Something About An Ensemble of Parallel Universes

I’m driving home in the winter of 2004 with a small load of uninteresting groceries when my pickup truck somehow becomes a time machine. On the radio is a thing about love and I’m tapping the steering wheel and biting my lip in the overacted style of Patrick Swayze, playing whatever film role once required him to do the same. I’m thinking about reaching into the paper bag on the passenger seat, my fingers caressing then tearing that easy-open bag of Vienna Fingers, when everything goes dark. The car is still moving, but the engine is silent and the radio, headlights and windshield wipers have all stopped with the kind of power-down sound that happens every day inside of nuclear reactors. You know, the one that goes bwoooooooooooo in a deep, booming tone as it trails off into nothing. I’m coasting now in this sudden emptiness, accompanied only by the wind whistling through the crack in my windshield.

Did I mention that my truck is old and terrible? This presumed electrical short has not impressed me yet, especially not in light of last month’s issues with exhaust in the passenger compartment. Still, I’m frozen, waiting for something to happen, waiting for the problem to fix itself or my cell phone to ring when I take a hard, unseen speed bump and feel the car start to slow. A bicyclist passes me on the right, straining through the darkened window to see a stick shift gripped tightly in my right hand, the steering wheel and crumpled bag of vanilla cookies in my left. My speed drops below ten and as the bicycle pulls away, I reach for the key in the ignition and turn it forward.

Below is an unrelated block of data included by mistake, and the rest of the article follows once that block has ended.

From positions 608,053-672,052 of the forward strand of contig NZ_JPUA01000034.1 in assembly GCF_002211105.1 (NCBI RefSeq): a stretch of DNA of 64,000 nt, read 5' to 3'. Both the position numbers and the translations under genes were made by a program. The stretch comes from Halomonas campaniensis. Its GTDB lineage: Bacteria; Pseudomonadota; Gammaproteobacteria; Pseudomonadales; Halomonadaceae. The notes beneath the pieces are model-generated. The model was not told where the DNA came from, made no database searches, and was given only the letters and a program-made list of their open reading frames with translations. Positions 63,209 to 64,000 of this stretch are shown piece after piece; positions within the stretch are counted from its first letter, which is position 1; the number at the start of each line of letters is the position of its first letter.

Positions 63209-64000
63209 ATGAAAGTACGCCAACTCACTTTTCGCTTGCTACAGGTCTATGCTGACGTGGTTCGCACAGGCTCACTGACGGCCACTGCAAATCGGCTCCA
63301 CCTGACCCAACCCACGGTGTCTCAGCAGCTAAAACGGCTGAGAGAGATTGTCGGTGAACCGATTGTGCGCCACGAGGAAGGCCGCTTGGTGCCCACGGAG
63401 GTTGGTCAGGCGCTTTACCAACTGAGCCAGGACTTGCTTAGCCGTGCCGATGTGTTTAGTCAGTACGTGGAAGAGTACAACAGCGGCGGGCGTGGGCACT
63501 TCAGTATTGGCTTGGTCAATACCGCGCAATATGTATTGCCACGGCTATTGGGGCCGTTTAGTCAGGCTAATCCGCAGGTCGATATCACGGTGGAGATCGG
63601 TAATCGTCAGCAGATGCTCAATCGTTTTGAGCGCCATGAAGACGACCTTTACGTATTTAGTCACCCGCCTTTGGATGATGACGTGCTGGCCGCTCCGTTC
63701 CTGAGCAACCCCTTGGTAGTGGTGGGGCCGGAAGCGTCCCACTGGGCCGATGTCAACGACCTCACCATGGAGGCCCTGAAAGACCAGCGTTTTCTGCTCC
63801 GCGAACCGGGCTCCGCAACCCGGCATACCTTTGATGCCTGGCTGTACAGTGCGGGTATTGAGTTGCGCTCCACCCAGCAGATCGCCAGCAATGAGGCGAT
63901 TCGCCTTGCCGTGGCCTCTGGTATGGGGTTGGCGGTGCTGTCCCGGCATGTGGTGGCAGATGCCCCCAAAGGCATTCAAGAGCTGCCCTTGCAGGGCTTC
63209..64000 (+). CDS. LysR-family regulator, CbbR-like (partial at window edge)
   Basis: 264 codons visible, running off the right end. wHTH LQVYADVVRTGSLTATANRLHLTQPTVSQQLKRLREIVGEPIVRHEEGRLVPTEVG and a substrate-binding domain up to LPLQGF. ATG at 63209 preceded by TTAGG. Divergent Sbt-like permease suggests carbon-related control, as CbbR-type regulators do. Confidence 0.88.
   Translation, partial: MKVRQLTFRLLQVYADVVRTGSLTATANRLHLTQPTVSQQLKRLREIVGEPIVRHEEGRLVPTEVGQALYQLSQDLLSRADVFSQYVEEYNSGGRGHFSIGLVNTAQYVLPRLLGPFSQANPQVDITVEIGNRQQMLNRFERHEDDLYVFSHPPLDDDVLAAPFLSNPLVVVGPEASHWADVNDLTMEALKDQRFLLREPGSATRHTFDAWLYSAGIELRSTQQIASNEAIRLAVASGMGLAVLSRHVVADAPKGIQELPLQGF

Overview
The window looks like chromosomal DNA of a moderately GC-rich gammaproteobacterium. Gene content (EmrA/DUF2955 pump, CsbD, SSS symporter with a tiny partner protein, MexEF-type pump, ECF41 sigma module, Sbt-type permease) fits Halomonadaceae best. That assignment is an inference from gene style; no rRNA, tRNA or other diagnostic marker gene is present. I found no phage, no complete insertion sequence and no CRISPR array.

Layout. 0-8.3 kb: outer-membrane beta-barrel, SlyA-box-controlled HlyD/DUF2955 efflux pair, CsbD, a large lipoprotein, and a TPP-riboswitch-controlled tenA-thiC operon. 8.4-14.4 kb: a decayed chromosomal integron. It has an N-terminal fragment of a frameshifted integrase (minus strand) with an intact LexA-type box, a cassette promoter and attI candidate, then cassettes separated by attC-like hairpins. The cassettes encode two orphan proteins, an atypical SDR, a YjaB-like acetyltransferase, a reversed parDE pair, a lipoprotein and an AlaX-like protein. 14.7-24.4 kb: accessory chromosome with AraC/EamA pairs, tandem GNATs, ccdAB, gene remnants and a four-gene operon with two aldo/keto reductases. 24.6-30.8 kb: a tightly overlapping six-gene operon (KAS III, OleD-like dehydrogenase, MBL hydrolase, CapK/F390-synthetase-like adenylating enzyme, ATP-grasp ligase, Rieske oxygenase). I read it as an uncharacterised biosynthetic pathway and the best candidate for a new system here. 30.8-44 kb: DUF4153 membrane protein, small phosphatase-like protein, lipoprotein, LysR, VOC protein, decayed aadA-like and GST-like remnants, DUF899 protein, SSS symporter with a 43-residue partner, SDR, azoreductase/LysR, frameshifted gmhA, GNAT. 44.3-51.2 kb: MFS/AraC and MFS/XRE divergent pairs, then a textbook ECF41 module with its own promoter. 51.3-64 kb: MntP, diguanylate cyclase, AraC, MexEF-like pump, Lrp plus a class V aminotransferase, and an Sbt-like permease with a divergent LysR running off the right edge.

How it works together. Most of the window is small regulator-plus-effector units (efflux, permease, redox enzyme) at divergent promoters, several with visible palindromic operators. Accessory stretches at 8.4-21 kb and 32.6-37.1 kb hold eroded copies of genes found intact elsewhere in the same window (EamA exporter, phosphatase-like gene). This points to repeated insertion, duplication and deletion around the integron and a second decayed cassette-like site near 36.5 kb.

A warm, blinding light envelops me for what feels like several seconds and when it dims, I am still and quiet in the parking lot of a Shawnee, Oklahoma grocery store in the summer of 1963. You’ll understand that it will take me the better part of an hour to work these details out and when I finally do, I will promptly faint and lie unconscious for several minutes in this grocery store’s parking lot.

When I first come out of that warm, blinding light though, I assume that I am dead and understand this to mean that my truck has finally burst into flames and exploded while coasting at a speed of five to seven miles an hour. I weep softly for the things I never said to my family until I hear the thud of a shopping cart against my door. I look up to see a man in a mustache and light brown polyester shirt mouthing the words “I’m sorry.” Confused, I cautiously roll down the window and ask this man if I am in the afterlife. He smiles kindly, scratches the back of his head and says what you have already predicted to be something like “Sort of, but most of us just call it Oklahoma.”

Dazed, I stumble out of the truck to see that it is lightly and evenly charred from the superheat of time travel. “I don’t think I’ve ever seen a truck like that,” the mustachioed man says while squinting at a style of automotive design that won’t become recognizeable for about twenty more years.

“What’s happening to me?” I say to him, launching the frantic line of questioning that eventually reveals to me what year it is and triggers my subsequent lightheaded collapse. When I regain conciousness, the mustachioed man is joined by a clean cut grocery clerk who calls me “sir” and helps me up, back into my truck. Behind the wheel again, I instinctively reach for the key in the ignition and turn it away from me as the verbal protests of my Oklahoma samaritans melt into the warm, blinding light of someplace that looks like it might be Canada.

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